Was this slightly unlikely friendship between a giant space-knight and a little-space thief suggested by the (at the time) equally unlikely friendship between the cowboy space pirate and the giant chess playing gorilla? Or does Mantlo just need to squeeze two more action figures into the story? Acroyear looks quite a lot like his model: we would not know that Bug was Galactic Warrior unless Mantlo had told us so. The Galactic Warrior figure did come with a curious bucket-shaped helmet like the one Bug wears (very valuable to collectors as they most often got lost). Some iterations of the figurine were green.

Rann is surprised that there are Bugs and Acroyears on Homeworld, because he thinks he discovered them during his infinitely extended space sojourn. But his surprise is almost immediately undercut with a revelation. We readers already know that Baron Karza is the bad-guy. He’s been mentioned, oh, three or four times already. But when Bug mentions his name, Mantlo hits us with another Hand of Kwll moment

“Baron Karza? Doctor Karza of the science academy? But he was my professor, 1,000 years ago.”

But he was my professor. 

It is not quite up there with no-Luke-I-am-you-father. But it did come two years earlier.


Princess Marie and Commander Rann both have mechanical companions. Rann's companion, the one he mind-linked with during his voyage, is called Biotron. He is quite tall and has human features. Marie's is shorter and less anthropomorphic and is called Microtron. [7] The crib sheet says that he is her “jester, servant, tutor and guardian” although he does very little in this first issue. Both of them are modelled very closely on the original action-figures, and there is very little that Golden can do to prevent them looking like oversized toys. They will inevitably form a friendship, and it is impossible not too look at the double-act without thinking of Artoo Detoo and See Threepio. However, Biotron is not particularly pompous and Microtron is not especially flighty.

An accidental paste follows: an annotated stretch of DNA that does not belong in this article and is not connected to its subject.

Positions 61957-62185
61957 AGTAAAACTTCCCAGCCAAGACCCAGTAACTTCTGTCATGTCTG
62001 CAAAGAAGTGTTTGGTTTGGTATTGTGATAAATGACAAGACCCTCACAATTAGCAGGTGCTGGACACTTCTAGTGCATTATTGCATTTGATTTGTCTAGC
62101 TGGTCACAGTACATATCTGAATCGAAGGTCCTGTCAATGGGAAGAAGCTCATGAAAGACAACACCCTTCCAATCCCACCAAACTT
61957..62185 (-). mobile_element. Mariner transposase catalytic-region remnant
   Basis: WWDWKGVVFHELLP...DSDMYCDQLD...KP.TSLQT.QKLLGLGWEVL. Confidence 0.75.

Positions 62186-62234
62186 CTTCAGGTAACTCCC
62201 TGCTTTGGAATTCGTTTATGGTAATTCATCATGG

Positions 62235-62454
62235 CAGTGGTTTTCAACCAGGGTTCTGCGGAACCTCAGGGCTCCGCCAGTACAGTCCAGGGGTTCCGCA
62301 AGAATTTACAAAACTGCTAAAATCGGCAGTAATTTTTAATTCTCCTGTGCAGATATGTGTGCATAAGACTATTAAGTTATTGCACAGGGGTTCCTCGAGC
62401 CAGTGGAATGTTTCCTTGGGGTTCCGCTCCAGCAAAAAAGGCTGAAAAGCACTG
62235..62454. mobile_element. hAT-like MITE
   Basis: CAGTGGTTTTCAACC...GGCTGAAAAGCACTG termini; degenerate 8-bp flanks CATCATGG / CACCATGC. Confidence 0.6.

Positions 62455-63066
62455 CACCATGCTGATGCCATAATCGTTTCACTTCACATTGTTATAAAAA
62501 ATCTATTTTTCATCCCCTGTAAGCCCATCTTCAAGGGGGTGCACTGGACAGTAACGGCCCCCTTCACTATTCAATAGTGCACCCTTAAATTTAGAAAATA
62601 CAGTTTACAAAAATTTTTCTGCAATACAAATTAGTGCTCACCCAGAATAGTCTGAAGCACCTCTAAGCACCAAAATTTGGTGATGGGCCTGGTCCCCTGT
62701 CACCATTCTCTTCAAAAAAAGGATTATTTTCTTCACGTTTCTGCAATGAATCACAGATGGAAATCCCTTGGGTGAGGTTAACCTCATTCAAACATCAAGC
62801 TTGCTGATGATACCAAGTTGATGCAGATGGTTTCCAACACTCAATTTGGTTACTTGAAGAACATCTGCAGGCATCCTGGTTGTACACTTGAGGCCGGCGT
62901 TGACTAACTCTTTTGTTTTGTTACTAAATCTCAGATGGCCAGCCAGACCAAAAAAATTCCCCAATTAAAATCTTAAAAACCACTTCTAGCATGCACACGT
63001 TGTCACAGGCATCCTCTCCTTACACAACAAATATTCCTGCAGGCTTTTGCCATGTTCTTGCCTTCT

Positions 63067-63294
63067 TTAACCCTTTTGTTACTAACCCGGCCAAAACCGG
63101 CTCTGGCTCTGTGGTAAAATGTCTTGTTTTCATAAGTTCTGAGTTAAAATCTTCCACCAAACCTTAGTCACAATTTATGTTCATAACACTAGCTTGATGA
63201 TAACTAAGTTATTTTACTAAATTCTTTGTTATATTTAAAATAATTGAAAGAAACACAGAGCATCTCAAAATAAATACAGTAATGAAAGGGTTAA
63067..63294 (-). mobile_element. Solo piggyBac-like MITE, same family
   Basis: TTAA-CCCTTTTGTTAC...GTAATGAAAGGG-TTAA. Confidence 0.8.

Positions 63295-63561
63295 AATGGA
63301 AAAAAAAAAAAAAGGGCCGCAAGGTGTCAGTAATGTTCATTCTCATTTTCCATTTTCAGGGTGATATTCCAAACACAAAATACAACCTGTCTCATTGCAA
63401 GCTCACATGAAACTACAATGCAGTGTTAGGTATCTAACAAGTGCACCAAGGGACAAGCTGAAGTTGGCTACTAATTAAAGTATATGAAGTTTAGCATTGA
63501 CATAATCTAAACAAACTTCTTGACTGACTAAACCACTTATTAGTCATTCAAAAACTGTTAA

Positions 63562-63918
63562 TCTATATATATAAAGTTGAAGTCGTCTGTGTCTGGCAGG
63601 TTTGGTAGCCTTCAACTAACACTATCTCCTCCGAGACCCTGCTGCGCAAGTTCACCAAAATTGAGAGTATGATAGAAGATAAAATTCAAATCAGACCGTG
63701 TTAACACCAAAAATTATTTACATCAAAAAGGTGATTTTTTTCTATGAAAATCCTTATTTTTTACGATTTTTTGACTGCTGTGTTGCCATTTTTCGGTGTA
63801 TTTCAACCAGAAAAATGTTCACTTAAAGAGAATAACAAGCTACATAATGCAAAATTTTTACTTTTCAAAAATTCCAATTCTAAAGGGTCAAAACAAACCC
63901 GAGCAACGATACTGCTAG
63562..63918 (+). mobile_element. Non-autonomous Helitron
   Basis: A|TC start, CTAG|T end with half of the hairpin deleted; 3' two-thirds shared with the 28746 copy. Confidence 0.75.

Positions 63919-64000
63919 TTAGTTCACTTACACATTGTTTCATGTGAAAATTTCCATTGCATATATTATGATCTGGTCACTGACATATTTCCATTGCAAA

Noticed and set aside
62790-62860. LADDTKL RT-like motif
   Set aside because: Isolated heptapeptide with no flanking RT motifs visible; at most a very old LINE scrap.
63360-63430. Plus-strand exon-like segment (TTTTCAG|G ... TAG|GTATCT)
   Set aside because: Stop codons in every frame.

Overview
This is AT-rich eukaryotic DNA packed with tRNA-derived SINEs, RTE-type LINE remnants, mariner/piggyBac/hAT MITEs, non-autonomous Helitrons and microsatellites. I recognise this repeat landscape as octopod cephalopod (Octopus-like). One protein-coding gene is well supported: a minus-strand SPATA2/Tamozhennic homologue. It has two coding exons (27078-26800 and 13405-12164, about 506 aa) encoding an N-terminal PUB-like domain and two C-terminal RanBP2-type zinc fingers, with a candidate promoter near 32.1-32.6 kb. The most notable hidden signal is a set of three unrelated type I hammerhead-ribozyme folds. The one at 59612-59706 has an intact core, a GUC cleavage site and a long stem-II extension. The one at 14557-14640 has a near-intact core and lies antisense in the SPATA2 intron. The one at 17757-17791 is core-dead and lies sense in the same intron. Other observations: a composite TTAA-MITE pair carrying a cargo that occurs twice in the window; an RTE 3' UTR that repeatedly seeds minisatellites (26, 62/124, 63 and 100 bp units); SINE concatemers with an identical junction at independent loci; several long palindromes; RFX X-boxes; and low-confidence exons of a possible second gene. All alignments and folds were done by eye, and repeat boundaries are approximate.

Artoo and Threepio were referred to as "droids" which is presumably an abbreviation of "android".  Android literally means "man-shaped", in the way that "ovoid" means "egg-shaped", but science fiction fans would naturally take it to mean "a human shaped robot". See Threepio is arguably an android: Artoo Deetoo decidedly isn't. [8] 

Microtron and Biotron are referred to as "roboids". Mantlo says in passing that "roboids" have "become a synthesis of man and machine" -- or, in other words, cyborgs. [9] I suppose that "roboid" must mean "shaped like a robot", which they unquestionably are. C.P Scott would presumably have said that no good can come of a word which is half Latin and half Czech. 

On page 10 Microtron is seen operating Marie as if she were a puppet. I had to read this section several times to work out what was supposed to be going on. It appears that Karza uses "show dolls"  — humanoid robots operated by other robots -- as a form of entertainment. By pretending to be a show-doll, Marie hopes to gain access to the arena and rescue Argon. It seems a lot of trouble to go to to establish the Marie/Marionette pun.